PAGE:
The median inter-vaccination interval in this study indicated a reasonable adherence to the recommended standard vaccination schedule. The preference of clinic staff was to promote the standard vaccination schedule to clients. The reasons for this were: the potentially higher antibody levels induced with the standard vaccination schedule for hepatitis B;26 the shorter duration of follow-up needed (the accelerated hepatitis B schedule requires a final booster at 12 months); and the potential cost implications for any ongoing program (four injections versus three for hepatitis B).
Hepatitis A vaccines are known to be highly immunogenic in adults, and post-vaccination serology is not routinely indicated.9,10 More than 90% of adults achieve protective antibody levels following hepatitis B vaccination;9 however, adults at risk of suboptimal responses include those who are older or obese,27 smokers,28 those with cirrhosis,29 HIV positive30 or intravenous drug users.31 The seroconversion rate of 72% in our study population is likely a reflection of some of these characteristics, although we did not find age or presence of antibodies to hepatitis C (a possible marker for chronic liver disease) predictive of seroconversion. Outside of the study, clinic staff offered booster hepatitis B vaccination to any client who had failed to seroconvert.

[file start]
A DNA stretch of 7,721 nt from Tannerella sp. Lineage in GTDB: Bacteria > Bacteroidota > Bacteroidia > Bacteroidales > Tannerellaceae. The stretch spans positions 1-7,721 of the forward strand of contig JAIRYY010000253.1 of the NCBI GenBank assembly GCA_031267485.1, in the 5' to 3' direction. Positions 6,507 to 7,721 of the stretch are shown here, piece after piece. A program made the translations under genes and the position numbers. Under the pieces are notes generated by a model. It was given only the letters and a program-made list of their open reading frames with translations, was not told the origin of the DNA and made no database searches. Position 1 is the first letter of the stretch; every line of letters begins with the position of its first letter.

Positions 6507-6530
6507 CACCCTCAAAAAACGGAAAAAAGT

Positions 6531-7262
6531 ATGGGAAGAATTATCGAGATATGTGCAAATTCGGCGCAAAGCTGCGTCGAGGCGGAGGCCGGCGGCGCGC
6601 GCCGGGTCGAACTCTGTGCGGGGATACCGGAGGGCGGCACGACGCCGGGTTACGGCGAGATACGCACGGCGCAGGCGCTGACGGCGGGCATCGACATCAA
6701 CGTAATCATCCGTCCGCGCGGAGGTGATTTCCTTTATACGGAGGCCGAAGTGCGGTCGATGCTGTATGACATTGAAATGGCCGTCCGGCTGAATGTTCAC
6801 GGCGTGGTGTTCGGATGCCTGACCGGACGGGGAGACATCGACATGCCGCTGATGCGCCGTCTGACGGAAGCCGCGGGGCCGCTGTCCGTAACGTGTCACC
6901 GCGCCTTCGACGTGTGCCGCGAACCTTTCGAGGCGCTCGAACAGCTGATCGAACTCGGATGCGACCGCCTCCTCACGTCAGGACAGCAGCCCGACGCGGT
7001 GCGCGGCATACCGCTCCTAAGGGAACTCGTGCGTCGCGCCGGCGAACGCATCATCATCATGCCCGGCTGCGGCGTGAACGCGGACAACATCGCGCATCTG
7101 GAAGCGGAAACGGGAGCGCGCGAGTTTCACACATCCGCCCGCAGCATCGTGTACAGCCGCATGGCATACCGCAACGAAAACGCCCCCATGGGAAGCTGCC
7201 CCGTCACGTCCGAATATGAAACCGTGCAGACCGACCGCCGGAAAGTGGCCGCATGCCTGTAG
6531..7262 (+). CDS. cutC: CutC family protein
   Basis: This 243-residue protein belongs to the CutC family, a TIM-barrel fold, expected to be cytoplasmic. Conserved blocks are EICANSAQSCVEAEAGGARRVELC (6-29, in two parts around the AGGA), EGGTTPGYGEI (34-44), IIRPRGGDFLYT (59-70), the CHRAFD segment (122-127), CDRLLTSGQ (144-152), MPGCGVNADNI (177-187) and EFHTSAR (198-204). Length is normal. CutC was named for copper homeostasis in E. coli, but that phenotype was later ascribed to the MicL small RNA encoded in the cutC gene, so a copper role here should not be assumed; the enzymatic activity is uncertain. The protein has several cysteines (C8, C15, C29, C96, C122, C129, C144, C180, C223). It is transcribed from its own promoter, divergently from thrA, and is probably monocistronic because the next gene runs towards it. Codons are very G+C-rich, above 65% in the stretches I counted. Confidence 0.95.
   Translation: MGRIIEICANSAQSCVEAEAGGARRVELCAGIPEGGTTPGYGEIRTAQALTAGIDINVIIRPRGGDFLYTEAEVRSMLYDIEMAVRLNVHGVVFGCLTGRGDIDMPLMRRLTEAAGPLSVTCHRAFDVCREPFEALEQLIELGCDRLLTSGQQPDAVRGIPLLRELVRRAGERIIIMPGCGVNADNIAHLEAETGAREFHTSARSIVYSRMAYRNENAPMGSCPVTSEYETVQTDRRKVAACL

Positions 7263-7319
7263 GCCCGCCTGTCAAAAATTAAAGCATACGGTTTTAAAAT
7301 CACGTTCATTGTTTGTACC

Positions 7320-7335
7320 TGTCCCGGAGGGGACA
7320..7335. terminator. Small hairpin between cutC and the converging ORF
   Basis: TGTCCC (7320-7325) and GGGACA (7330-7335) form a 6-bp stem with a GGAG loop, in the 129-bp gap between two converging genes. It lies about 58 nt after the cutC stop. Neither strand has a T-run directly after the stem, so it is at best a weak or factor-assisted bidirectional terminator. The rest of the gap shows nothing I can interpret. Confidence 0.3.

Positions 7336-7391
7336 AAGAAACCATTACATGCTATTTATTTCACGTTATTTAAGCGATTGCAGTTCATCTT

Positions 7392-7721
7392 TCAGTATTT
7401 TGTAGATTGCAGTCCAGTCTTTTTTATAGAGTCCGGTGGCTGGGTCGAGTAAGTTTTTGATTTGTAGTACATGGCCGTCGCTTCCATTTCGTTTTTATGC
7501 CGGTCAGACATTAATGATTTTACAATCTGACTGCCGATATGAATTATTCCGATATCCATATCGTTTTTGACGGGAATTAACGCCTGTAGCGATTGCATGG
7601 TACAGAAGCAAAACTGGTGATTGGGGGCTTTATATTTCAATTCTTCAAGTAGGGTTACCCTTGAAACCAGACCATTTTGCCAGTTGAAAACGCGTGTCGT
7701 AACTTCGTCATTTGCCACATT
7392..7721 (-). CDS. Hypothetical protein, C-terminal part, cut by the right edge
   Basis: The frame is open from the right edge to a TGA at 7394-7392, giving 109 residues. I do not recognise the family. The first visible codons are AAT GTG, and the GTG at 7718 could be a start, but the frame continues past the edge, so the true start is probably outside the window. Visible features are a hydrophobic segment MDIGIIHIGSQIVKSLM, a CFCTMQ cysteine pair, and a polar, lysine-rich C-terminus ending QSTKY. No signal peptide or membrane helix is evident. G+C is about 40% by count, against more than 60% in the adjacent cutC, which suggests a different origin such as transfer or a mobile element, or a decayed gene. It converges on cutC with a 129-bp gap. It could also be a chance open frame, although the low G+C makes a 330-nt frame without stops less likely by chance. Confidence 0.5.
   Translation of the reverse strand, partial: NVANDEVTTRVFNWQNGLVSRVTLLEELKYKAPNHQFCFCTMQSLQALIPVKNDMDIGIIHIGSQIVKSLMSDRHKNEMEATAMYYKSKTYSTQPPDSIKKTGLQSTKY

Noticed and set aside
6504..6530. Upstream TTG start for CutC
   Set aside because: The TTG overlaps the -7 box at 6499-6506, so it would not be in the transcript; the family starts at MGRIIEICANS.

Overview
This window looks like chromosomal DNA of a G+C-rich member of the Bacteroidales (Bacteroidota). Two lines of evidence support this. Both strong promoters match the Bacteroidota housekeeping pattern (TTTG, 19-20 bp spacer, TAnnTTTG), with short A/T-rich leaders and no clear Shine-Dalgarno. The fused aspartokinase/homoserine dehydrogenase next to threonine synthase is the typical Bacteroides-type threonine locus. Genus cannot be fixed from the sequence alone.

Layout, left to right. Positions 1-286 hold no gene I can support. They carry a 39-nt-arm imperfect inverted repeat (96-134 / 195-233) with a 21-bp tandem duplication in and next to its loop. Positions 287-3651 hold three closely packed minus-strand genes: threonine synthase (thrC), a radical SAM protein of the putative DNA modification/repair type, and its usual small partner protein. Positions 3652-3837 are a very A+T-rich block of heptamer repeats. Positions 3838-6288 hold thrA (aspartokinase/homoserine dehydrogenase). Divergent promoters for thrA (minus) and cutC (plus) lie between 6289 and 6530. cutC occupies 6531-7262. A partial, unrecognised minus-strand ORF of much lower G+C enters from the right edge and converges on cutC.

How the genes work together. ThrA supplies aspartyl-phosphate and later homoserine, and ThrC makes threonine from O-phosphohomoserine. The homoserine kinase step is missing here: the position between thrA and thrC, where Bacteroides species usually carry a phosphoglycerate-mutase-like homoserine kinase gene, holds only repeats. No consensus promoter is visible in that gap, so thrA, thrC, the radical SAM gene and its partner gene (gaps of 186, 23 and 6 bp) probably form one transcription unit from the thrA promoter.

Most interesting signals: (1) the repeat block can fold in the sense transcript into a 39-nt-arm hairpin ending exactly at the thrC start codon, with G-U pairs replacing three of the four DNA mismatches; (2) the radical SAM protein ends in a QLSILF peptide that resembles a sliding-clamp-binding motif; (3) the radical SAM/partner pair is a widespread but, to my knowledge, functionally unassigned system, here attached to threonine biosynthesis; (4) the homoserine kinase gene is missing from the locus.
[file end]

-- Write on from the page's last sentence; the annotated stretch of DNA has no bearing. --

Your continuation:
Universal vaccination of infants and pre-adolescents against hepatitis B has been recommended since 1996 by Australia's National Health and Medical Research Council. A government-funded vaccination program for these groups has been in place since around 2000. This program will eventually reduce the population at risk of contracting hepatitis B; however, this will take several decades. In the meantime, a significant proportion of the adult population remains susceptible. This is of particular concern in those adults engaging in activities putting them at risk of blood borne viruses. Universal vaccination against hepatitis A, on the other hand, is not undertaken in Australia,9 so the presence of a susceptible population will continue for the foreseeable future.
Risk-taking behaviour among our population of persons subject to homelessness was high, yet around 69% of the clients remained vulnerable to hepatitis A, B or both, and had the potential to benefit from vaccination.20 The prevalence of hepatitis B carriage was higher than the general Australian population, as was the proportion of clients with antibodies to hepatitis C.20 Both of these serological markers may be associated with chronic liver disease, putting this population further at risk if exposed to additional hepatic infection. For example, the clinical and pathological severity of liver disease has been shown to be increased in patients co-infected with hepatitis B and C,32 and the risk of acute liver failure was increased in patients with chronic liver disease when super-infected with hepatitis A.7,33,34 Indeed, a study of homeless persons in Bristol, found a significantly higher incidence of hospital admission for hepatitis A infection in those suffering hepatitis C co-infection.5 Therefore, vaccination against hepatitis A and B in this vulnerable population has the potential to offer considerable health benefits, given their risk behaviors, and underlying diseases.